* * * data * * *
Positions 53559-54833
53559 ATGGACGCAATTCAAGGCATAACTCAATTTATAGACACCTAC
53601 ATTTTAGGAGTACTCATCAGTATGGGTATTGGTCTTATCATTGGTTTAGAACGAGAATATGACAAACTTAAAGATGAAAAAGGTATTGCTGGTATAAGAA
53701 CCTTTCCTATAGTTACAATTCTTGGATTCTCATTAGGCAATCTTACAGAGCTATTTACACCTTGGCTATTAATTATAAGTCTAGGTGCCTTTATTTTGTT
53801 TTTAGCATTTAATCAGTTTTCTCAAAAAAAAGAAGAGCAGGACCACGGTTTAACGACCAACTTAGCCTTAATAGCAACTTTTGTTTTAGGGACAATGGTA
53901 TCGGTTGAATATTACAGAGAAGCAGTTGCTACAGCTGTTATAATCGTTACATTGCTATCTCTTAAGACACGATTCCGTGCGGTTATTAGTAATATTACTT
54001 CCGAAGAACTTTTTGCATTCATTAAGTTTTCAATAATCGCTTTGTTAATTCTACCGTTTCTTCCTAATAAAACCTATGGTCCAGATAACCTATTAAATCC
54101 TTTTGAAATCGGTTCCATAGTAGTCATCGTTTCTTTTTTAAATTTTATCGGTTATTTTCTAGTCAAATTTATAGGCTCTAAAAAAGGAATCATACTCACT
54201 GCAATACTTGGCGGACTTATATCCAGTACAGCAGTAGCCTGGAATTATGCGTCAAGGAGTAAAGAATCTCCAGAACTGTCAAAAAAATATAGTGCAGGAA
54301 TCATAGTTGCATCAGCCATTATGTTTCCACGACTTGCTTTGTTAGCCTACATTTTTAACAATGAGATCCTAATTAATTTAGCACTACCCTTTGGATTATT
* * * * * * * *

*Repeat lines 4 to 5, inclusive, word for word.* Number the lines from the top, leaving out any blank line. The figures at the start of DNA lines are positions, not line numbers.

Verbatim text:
53701 CCTTTCCTATAGTTACAATTCTTGGATTCTCATTAGGCAATCTTACAGAGCTATTTACACCTTGGCTATTAATTATAAGTCTAGGTGCCTTTATTTTGTT
53801 TTTAGCATTTAATCAGTTTTCTCAAAAAAAAGAAGAGCAGGACCACGGTTTAACGACCAACTTAGCCTTAATAGCAACTTTTGTTTTAGGGACAATGGTA